After emerging as bitter rivals and enemies as young marathon runners, Korean native Kim Jun-shik and Japanese aristocrat Tatsuo Hasegawa both find themselves in the Japanese army, fighting the Chinese and Soviets in a bloody battle. Jun-shik is there under duress, while Tatsuo is a powerful colonel. After both are taken prisoner by the Soviets, their mutual hatred and mistrust boils over into a violence that is only stopped by the continuing horror of the war. Forced to fight for the Soviets, the two eventually rely on each other for survival, making it to Germany, where they are in turn separated and forced to fight for the Nazis. They meet again at Normandy Beach, both unlikely survivors, bonded together by history as they struggle to survive one more terrible battle as the Allies arrive on D-Day.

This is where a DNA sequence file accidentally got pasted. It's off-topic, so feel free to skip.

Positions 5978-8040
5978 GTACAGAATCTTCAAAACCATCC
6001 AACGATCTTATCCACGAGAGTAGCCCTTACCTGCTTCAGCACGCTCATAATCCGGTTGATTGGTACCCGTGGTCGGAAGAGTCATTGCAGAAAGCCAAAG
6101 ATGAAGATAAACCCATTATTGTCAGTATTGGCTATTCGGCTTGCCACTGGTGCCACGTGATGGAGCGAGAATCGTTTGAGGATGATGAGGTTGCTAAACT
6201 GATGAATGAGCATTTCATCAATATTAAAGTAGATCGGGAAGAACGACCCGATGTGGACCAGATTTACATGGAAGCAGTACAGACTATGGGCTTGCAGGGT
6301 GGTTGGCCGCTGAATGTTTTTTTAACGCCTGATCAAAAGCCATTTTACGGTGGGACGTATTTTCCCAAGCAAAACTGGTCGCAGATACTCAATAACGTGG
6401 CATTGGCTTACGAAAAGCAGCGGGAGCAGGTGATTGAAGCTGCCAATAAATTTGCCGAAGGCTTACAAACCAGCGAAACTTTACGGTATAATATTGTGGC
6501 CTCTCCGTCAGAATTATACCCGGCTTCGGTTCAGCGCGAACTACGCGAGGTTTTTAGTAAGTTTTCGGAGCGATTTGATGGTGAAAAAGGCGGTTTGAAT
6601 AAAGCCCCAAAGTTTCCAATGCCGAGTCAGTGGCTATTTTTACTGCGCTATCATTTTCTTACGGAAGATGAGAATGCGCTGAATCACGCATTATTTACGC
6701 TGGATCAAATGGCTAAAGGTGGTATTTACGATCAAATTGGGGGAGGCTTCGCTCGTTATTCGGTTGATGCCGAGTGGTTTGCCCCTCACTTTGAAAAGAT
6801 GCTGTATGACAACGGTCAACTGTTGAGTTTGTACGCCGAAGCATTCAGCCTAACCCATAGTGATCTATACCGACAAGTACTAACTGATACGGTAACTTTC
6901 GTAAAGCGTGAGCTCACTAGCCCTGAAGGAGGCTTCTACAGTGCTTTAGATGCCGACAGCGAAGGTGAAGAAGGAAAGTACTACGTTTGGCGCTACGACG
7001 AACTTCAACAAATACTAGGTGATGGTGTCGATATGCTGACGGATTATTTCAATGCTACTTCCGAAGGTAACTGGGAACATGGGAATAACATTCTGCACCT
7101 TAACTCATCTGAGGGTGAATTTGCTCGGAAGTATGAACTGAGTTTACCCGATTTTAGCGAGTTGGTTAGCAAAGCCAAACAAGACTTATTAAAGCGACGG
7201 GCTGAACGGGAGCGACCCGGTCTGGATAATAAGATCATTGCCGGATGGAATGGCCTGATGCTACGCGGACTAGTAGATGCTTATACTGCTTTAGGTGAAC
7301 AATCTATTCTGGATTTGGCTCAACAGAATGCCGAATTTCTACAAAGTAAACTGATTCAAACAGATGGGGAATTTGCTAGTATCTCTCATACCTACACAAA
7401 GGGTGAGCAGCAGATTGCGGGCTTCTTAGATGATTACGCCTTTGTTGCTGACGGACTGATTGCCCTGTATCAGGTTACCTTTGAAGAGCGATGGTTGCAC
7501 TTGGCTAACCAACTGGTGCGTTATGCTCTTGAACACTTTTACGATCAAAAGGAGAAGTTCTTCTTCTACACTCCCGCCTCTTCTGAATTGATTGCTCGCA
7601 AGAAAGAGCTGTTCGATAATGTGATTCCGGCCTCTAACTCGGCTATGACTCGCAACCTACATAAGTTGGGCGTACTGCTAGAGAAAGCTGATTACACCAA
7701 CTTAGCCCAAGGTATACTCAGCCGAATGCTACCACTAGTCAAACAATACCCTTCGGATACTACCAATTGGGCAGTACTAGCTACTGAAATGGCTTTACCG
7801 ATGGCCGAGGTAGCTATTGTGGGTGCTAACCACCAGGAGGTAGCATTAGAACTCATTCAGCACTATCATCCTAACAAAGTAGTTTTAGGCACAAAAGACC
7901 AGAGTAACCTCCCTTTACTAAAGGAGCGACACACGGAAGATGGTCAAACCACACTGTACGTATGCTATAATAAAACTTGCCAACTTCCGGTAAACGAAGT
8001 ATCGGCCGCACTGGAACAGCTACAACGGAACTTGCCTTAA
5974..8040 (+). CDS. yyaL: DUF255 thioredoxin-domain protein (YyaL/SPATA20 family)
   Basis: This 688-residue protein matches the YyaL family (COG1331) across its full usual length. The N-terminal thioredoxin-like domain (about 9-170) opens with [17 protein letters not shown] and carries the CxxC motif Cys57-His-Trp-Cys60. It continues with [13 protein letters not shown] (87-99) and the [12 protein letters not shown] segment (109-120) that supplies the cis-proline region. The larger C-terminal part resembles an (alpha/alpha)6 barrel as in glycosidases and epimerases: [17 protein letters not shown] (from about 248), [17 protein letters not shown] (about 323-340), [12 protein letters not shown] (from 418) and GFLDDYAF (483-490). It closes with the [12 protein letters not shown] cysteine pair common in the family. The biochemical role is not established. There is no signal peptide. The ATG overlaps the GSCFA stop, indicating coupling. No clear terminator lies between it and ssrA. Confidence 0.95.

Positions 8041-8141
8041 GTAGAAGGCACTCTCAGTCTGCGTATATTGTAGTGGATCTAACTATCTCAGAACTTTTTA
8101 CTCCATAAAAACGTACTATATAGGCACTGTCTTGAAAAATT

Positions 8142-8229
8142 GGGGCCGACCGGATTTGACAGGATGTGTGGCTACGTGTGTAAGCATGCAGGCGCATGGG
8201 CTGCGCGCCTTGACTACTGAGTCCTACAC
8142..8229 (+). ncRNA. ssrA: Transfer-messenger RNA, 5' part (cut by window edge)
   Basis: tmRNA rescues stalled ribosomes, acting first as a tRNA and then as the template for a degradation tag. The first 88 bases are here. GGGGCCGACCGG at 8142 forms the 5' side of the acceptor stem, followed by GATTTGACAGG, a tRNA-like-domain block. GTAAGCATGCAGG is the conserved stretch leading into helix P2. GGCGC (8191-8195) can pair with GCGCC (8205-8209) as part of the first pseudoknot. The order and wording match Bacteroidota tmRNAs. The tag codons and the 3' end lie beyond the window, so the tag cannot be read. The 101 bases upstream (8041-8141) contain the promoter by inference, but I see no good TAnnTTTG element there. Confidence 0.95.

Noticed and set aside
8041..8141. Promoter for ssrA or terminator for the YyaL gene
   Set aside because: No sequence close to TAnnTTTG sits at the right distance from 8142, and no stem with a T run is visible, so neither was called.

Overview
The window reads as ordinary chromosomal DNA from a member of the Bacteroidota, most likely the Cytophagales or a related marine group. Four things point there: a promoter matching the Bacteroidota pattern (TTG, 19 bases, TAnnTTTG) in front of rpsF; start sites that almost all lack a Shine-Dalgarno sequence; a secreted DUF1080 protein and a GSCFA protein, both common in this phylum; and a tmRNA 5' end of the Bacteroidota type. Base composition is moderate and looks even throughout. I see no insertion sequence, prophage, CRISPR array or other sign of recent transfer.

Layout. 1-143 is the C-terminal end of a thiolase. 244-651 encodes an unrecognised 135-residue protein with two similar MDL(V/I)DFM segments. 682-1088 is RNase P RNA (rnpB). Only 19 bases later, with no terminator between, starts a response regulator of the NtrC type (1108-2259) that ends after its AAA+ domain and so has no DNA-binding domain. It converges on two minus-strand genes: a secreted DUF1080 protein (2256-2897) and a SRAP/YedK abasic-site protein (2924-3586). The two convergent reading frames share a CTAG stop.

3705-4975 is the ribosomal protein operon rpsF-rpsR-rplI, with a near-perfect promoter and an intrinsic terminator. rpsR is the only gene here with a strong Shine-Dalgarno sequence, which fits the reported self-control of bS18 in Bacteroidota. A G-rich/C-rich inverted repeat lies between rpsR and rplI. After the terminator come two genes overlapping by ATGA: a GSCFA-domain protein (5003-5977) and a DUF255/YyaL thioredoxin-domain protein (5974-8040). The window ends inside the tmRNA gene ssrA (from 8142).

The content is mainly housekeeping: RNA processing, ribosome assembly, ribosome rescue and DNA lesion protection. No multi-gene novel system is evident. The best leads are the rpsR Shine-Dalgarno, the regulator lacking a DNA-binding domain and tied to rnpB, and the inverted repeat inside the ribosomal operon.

Reviews from Rotten Tomatoes
The bloody chaos can be suitably overwhelming, but you're too aware of the whizzing camerawork, helter-skelter editing and bombastic score.Nicolas Rapold, New York Times, 04.19.2012
"My Way" is combative to a thematic and stylistic extreme.Robert Abele, Los Angeles Times, 04.19.2012
Marshals an overbearing score, turbulent handheld camerawork, and a punishingly brief average shot duration toward the story of two archnemesis long-distance runners who form an unlikely alliance amid the welter of world war.Benjamin Mercer, Village Voice, 04.17.2012
"My Way," billed as the most expensive Korean film in history ($25 million) is epic, packed with action - and it's lousy.G. Allen Johnson, San Francisco Chronicle, 04.19.2012